Why China should talk security and multipolar world with NATO
Published: Dec 02, 2020 09:12 PM

Photo: IC

NATO released a new report Tuesday entitled, "NATO 2030: United for a New Era." 

The report was prepared by a group of so-called wise people who maintain outdated prejudices and a Cold War mind-set. "NATO must devote much more time, political resources, and action to the security challenges posed by China," it asserted.

Since the end of the Cold War, NATO has struggled to sustain itself. By defining China as a "challenge," NATO is trying to find an excuse for its existence. After Joe Biden was elected US president, US-Europe relations might be restored. NATO wants to take a ride of it to ensure itself a more important role in US-Europe relationship. 

US President Donald Trump doesn't like NATO, neither does French President Emmanuel Macron. If things continue this way, NATO could die of natural causes. It needs China as a target in order to survive. Yet NATO is facing many internal contradictions. Fanning the flames of the scary "China threat" helps deflect its problems. 

"China" is mentioned 82 times in the 67-page report, with "Russia" noted 96 times. NATO is anticipated to include China into its so-called security concept. It cannot be ruled out that China will one day be viewed as similar threat like Russia to Europe. Of course, this depends on how China will interact with NATO in the future. Meanwhile, NATO will be rethinking China as a new topic. 

NATO will potentially scrutinize Chinese investment and infrastructure projects. It might deal with China according to measures it has taken (or will take) against Russia. But there will be differences, such as including economic affairs into its security scope. China's influence on Europe and the US has been much greater than that of Russia. However, if it applies "Russian approaches" on China, they will be woefully ineffective. 

NATO may develop a new set of means in this endgame. For example, the bloc may try to wield larger influence on public opinions, with concerted media campaigns to cast China as an imminent or looming military threat to Europe and the US. The group may impose more tough measures to cope with China in domains where China has advantages. These will most likely involve economics, infrastructure and cyber matters. The possibility that the NATO will engage in more activities close to China's periphery cannot be ruled out. It is expected that this bloc, which has developed partnerships with South Korea and Mongolia, will ramp up its presence on China's borders. 

As a response, China should talk to this transatlantic group in a bid to allay its concerns and correct its misjudgment in terms of military and security issues facing China. There are no Chinese troops stationed around NATO's borders. How could China pose security threats to NATO?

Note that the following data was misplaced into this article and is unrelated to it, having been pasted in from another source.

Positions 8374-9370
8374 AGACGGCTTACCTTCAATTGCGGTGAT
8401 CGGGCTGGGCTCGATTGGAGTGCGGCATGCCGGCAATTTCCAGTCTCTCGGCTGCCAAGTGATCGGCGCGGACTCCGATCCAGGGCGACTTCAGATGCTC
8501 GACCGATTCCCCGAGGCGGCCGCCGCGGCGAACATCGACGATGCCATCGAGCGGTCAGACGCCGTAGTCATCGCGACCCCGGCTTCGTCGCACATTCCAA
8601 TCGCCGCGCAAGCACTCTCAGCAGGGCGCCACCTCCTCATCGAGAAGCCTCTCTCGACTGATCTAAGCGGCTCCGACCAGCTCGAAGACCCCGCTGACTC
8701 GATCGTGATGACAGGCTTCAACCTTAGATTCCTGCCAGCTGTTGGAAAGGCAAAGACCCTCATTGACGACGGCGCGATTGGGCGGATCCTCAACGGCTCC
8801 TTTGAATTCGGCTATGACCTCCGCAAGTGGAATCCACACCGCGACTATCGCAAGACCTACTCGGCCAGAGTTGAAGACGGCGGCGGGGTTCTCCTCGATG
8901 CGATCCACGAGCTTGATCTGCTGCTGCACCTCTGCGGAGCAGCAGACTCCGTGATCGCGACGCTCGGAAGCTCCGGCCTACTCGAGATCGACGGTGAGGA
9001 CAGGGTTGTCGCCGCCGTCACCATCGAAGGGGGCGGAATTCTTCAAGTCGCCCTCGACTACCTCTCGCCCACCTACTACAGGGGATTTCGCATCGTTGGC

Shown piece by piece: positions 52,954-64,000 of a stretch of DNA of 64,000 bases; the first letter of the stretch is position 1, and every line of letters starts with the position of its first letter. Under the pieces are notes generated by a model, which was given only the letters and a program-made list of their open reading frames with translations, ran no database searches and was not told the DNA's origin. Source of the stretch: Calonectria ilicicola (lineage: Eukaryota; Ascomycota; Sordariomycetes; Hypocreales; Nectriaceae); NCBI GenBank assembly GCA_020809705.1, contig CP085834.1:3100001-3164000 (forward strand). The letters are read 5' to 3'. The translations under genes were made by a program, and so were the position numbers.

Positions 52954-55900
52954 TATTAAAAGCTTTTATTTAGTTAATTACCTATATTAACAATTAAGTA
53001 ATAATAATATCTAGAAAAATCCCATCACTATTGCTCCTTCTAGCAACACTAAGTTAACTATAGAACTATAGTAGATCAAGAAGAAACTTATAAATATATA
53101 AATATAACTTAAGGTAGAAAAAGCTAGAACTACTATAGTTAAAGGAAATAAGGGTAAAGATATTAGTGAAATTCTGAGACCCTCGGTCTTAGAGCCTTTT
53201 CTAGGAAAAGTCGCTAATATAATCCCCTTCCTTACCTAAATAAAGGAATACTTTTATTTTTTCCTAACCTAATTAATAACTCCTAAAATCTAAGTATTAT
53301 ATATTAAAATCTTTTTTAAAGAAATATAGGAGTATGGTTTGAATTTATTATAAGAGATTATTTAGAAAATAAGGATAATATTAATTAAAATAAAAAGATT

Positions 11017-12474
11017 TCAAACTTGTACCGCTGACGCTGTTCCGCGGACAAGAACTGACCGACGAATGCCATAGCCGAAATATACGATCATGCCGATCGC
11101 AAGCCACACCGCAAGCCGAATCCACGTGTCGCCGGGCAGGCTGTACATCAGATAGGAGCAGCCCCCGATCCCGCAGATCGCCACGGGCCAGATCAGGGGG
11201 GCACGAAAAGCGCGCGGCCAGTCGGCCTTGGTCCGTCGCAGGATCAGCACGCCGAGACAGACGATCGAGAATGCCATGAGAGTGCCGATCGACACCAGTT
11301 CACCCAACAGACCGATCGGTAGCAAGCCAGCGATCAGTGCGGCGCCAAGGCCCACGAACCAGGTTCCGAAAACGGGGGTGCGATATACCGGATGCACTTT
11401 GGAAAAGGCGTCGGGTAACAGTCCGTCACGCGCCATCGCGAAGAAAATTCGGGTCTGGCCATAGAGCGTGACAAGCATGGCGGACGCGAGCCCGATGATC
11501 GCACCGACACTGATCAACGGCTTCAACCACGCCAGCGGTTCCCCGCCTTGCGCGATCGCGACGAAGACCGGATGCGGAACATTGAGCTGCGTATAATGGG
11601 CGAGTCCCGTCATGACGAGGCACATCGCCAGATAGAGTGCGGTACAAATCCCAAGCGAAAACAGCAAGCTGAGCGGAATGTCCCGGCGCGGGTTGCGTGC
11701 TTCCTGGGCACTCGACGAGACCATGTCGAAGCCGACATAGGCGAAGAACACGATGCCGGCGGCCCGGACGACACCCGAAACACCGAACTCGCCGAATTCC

Meanwhile, China does not need to overreact to this report. Otherwise, it would happen to give the bloc a reason for internal solidarity. China has to carefully think about how to build a valid and widely accepted multilateral security system on its periphery. This must be done to reduce the impact of outside forces on the region. Divergences between NATO members will prevent them from remaining on the same page to deal with China.

NATO's European members think and behave differently than the US, and don't always do what Washington does. For example, when Brussels portrayed Beijing presented "challenges" in 2019, Washington labeled Beijing as a strategic rival.

Besides, China's economic ties with the US and Europe are stronger than Russia's. Therefore, Brussels and London will be more cautious in their dealings with Beijing than they used to with Moscow.

The real motives behind NATO's pandering to the US now are to regain US's commitment to the collective security of the organization. Indeed, they will be restoring the damage done by Trump and his team of unilateral arsonists. NATO wants the US to reaffirm its obligation to protect European countries. This includes securing military expenses and helping solve the friction that many European countries have with Turkey. 

Biden is expected to stress US' security obligations, but may not make many changes to military expenses or the Turkey question. The US cannot simply bridge the divide with Europe within NATO - even under a well meaning Biden administration.

There is no effective solution so far to either the EU-US division or the differences within Europe. It is also hard for NATO to form a unified strategy toward China. After all, each member has different relations and interests with China.

China should have more dialogues with Europe and make the latter believe that China is not a threat to regional security. Moreover, NATO is a product of the bipolar confrontation of the Cold War, which does not fit the current globalized and multi-polar world. China should support Europe's strategic independence to promote the world's multi-polar positions. The Europe should not be held hostage by the greed of the US military industrial complex. 

The author is director of the Department of European Studies, China Institute of International Studies. opinion@globaltimes.com.cn